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RENATA TEBALDI

Before Tebaldi was born her cellist father and her mother had separated. Her mother, a nurse, subsequently settled with her own family in the small town of Langhirano, outside Parma. At the age of three Tebaldi contracted poliomyelitis, which was cured after five years of intensive nursing, bringing mother and child close. She sang in the Langhirano church choir and when she was thirteen her mother arranged for her to have piano lessons in Parma with Giuseppina Passani, who later suggested that she study singing. Tebaldi felt that this enabled her to express herself fully, studying with Italo Brancucci at the Parma Conservatory, which she entered when she was seventeen. Later she studied voice there with Ettore Campogalliani and was subsequently a pupil both of the distinguished soprano Carmen Melis at the Pesaro Conservatory and with Giuseppe Pais, with whom she long maintained contact.

Tebaldi made her operatic stage debut in 1944 as Elena in Boito’s Mefistofele at Rovigo, shortly after which she sang Mimì / La Bohème, Maddalena / Andrea Chénier and Suzel / L’amico Fritz at Parma. She attracted attention when she first sang Desdemona / Otello opposite Merli at Trieste in 1946. Subsequently she auditioned successfully for Toscanini at La Scala, Milan and took part in the concerts to mark the reopening of this theatre, singing the prayer from Rossini’s Mosé and in Verdi’s Te Deum. She then sang Marguerite / Faust, Elsa / Lohengrin and Elena at La Scala, followed by Mimì and Eva / Die Meistersinger von Nürnberg. With Toscanini’s active support and tuition she sang Aida for the first time at La Scala in 1950 and her international career was launched.

During this period Tebaldi sang widely in Italy: her repertoire encompassed Violetta / La traviata, Elisabeth / Tannhäuser and the title role in Tosca as well as parts associated with the post-war bel canto revival in Italy such as Pamira / L’assedio di Corinto and Matilda / Guglielmo Tell plus the title roles in Spontini’s Olimpia and Agnes di Hohenstaufen and Verdi’s Giovanna d’Arco. She made her debuts at the Edinburgh Festival and the Royal Opera House, London with the La Scala company on tour in 1950 as Desdemona and in the Verdi Requiem with De Sabata conducting, winning high praise.

During a concert given with Maria Callas in Rio de Janeiro during 1951 an intense rivalry erupted between the two sopranos which was to last until 1968. With Callas dominating La Scala in the bel canto repertoire, Tebaldi gradually refocused her own repertoire upon roles in late nineteenth- and early twentieth-century operas, such as Leonora / La forza del destino, Tatyana / Eugene Onegin and the title roles in Catalani’s La Wally and Cilea’s Adriana Lecouvreur.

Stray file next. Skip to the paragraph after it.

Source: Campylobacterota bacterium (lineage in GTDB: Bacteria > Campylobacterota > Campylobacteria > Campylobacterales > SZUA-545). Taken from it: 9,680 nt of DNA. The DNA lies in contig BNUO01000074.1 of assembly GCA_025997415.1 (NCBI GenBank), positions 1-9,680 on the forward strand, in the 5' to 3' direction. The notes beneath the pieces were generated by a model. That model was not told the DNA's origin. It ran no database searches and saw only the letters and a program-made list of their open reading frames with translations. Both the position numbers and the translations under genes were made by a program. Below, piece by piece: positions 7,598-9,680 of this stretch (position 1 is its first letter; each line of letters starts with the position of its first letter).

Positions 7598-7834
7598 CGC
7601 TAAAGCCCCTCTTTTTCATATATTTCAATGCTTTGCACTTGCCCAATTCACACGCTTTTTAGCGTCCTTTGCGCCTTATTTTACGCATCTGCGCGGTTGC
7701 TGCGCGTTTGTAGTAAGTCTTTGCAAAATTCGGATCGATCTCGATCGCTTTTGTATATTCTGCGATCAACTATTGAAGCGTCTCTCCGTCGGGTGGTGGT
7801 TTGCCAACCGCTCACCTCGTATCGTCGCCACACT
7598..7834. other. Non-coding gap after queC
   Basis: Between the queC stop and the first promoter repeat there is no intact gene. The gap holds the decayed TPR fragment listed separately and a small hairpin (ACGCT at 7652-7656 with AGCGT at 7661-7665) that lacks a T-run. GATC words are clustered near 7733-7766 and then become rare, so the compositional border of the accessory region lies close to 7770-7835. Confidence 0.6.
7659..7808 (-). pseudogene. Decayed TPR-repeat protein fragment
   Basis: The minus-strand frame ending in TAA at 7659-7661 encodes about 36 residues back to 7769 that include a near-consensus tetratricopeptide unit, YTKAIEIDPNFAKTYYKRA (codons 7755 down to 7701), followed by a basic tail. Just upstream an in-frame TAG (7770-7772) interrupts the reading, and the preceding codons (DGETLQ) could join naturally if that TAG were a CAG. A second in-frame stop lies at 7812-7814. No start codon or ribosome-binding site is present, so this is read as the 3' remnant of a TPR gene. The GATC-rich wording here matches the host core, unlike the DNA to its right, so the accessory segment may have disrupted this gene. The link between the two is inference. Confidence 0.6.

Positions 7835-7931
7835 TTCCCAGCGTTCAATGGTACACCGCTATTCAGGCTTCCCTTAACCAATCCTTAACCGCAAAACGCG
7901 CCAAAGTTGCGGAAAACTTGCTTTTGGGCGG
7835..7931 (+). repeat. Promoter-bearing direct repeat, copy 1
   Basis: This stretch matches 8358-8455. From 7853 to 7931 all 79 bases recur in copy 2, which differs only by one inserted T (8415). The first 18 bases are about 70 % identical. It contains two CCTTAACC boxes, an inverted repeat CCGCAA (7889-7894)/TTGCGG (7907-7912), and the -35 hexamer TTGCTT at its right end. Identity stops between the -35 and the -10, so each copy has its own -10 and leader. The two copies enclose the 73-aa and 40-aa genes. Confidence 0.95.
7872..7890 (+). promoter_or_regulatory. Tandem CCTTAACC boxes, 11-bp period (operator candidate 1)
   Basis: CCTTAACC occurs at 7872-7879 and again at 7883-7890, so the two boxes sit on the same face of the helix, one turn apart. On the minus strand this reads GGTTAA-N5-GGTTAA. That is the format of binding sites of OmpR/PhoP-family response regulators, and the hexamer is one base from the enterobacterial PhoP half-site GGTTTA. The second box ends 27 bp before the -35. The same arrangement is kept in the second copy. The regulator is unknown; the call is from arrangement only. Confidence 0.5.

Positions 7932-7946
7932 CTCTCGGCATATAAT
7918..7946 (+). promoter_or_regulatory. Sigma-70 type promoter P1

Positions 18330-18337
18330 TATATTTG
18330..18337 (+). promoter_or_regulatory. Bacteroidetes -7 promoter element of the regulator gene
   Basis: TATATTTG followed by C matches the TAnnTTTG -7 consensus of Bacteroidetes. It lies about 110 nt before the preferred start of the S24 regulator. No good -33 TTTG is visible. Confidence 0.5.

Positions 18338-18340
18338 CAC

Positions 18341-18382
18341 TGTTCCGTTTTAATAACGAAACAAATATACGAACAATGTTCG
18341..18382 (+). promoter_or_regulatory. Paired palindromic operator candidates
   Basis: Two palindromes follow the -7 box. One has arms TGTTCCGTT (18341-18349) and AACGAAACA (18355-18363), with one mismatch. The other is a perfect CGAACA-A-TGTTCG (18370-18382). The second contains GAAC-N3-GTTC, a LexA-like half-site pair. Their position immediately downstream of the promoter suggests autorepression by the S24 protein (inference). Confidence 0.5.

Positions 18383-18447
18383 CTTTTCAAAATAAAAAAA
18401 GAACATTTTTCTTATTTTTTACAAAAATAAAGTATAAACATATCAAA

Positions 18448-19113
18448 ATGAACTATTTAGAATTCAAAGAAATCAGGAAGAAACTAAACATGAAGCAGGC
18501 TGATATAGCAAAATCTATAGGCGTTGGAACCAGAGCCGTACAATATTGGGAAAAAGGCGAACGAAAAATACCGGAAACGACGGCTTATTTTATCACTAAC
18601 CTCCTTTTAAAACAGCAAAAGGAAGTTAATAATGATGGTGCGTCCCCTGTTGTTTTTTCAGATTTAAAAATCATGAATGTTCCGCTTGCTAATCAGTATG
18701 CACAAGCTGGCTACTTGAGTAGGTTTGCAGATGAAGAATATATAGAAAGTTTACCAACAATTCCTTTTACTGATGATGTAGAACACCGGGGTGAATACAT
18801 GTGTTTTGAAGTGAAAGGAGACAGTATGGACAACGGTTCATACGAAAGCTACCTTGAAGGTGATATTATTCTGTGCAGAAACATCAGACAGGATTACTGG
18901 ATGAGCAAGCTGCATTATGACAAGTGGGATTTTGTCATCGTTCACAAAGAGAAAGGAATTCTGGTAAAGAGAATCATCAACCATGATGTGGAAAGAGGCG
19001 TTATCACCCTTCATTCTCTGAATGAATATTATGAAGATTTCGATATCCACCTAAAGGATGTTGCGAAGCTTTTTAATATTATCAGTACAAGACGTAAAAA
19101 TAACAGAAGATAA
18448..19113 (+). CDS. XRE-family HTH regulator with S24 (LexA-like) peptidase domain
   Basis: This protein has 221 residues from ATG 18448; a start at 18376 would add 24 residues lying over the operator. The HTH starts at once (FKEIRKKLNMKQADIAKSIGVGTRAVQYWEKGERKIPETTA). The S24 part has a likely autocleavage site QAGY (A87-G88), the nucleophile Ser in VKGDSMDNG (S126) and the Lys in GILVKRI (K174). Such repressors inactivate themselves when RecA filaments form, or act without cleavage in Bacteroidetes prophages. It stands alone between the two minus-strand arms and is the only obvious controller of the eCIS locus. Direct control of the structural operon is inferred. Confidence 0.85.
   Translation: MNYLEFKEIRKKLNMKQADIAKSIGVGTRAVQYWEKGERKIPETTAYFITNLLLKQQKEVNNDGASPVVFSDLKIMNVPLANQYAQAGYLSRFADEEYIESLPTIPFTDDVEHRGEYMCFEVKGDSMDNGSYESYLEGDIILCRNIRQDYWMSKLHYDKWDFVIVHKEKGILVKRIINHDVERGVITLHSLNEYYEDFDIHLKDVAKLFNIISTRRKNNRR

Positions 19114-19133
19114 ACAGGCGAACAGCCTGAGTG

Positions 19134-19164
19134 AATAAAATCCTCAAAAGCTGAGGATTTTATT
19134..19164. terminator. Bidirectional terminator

Following a single USA appearance as Aida in 1950, Tebaldi made her debut at the Metropolitan Opera, New York at the beginning of 1955 as Desdemona to an ecstatic reception. Henceforth the Met was to be the focus of her career (although she did continue to give a limited number of performances in Europe, for instance in Amsterdam, Barcelona, Berlin, Paris and Vienna; also notably as Tosca at Covent Garden in 1955, some performances in Naples and a farewell recital at La Scala in 1976). Her roles at the Met included Mimì, Maddalena, Tosca, the Forza Leonora, Violetta, the title roles in Madama Butterfly and Manon Lescaut and Amelia / Simon Boccanegra. At the beginning of 1963 she sang Adriana Lecouvreur in a new production mounted for her, but experienced vocal difficulties. She therefore took time off to refocus her technique before returning as Mimì in the spring of 1964 and continuing to sing a similar repertoire as before, adding the title role of La Gioconda in the autumn of 1966, Minnie / La fanciulla del West in 1970 and Mistress Ford / Falstaff in 1972. She gave her final performance at the Met as Desdemona at the beginning of 1973.

Although Tebaldi did not teach formally she did advise several emerging singers, such as Aprile Millo. At the start of her career she signed an exclusive contract with Decca, for whom she recorded virtually her entire repertoire: together they made twenty-seven complete opera recordings between 1951 and 1970. These recordings gave her an international presence granted to few singers. While they are extremely polished, her intensely dramatic side may also be seen in certain ‘live’ recordings.

On stage Tebaldi, who was very tall, presented a statuesque figure. She possessed a meltingly beautiful soprano voice and the ability, to quote the eminent Italian music critic Rodolfo Celletti, to realise ‘so many gradations of colour and intensity as to fill the entire palette that goes from light-lyrical soprano to dramatic soprano’.

© Naxos Rights International Ltd. — David Patmore (A–Z of Singers, Naxos 8.558097-100).


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